Richmond, Thomas (DNB00)
|←Richmond, Legh||Dictionary of National Biography, 1885-1900, Volume 48
RICHMOND, THOMAS (1771–1837), miniature-painter, was son of Thomas Richmond, originally of Bawtry, and of an old Yorkshire family. The father was ‘groom of the stables’ to the Duke of Gloucester, and afterwards the proprietor of the Coach and Horses at Kew, where the artist was born in 1771. His mother, Ann Bone, was a cousin of George Engleheart [q. v.], ‘miniature-painter to the king.’ Thomas consequently became Engleheart's pupil, and was employed by the royal family in copying miniatures by his master and Cosway. He also copied in miniature size many of the portraits by Sir Joshua Reynolds in the possession of royalty. His original and unsigned miniatures are numerous. Some are on ivory, others are on paper, and in many cases full or half length, with the head in colours and the rest in pencil. Though the pose of some of his figures is in the stiff manner usual at the time, the portraits are lifelike, and the drawing and expression excellent. In later years Richmond lived in the centre of fashion, 42 Half-Moon Street, Mayfair. He died in 1837, and was buried in Paddington churchyard, near the grave of Mrs. Siddons. From 1795 to 1825 he exhibited forty-six miniatures at the Royal Academy. An early portrait of Richmond became the property of Frederick W. Farrer, esq., who married his granddaughter. One of his miniatures, a portrait of his wife (Ann Oram), taken in 1808, was engraved by William Holl, jun. His younger son, George [q. v.], to whom many of his works passed, is noticed separately.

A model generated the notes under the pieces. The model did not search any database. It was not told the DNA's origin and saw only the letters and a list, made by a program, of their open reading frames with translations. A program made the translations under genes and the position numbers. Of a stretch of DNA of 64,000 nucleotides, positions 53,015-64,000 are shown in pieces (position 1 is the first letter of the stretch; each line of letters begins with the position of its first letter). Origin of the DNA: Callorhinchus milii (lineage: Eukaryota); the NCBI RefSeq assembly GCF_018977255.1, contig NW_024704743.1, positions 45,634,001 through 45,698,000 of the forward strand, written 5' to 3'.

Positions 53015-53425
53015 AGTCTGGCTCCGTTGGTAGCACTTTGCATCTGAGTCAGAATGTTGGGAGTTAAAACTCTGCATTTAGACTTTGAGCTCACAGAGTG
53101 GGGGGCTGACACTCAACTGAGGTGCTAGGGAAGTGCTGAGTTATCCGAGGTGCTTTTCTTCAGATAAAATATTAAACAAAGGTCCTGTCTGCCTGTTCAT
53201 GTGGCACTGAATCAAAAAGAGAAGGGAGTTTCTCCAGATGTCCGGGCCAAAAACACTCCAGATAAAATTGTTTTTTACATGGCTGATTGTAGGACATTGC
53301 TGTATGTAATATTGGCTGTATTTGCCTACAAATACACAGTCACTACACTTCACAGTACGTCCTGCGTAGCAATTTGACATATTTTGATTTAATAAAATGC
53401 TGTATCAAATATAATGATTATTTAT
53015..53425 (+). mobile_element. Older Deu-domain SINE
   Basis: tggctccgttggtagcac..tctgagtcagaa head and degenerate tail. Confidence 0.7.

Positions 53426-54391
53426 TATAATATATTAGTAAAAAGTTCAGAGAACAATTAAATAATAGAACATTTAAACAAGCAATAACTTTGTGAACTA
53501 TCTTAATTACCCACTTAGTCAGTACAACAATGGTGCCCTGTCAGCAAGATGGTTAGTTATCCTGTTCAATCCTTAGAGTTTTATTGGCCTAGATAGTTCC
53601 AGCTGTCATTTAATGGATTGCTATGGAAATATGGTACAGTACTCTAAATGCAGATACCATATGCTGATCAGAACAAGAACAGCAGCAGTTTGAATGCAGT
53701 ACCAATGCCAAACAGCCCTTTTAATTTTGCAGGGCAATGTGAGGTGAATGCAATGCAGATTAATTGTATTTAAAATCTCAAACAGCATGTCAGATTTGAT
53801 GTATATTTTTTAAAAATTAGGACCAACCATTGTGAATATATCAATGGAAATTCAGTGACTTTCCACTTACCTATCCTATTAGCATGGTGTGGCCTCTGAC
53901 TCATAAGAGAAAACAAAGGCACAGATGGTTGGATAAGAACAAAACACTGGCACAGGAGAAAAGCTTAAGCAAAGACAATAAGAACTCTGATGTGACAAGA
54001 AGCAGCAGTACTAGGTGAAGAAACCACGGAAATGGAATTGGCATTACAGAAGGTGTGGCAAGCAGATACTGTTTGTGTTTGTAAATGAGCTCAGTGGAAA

His eldest son, Thomas, born in 1802, practised for many years as a miniature-painter in Sheffield and afterwards in London. He had a large connection among hunting men. He visited Rome with his brother George in 1840, and there made Mr. Ruskin's acquaintance. He died in 1874 at Windermere, where he had purchased an estate, but was buried in Brompton cemetery, London. He exhibited fifty-one portraits at the London exhibitions between 1822 and 1860—forty-five at the Royal Academy and six at the Suffolk Street gallery.
[Information kindly supplied by Canon T. K. Richmond; Graves's Dict. of Artists; Redgrave's Artists of the English School.]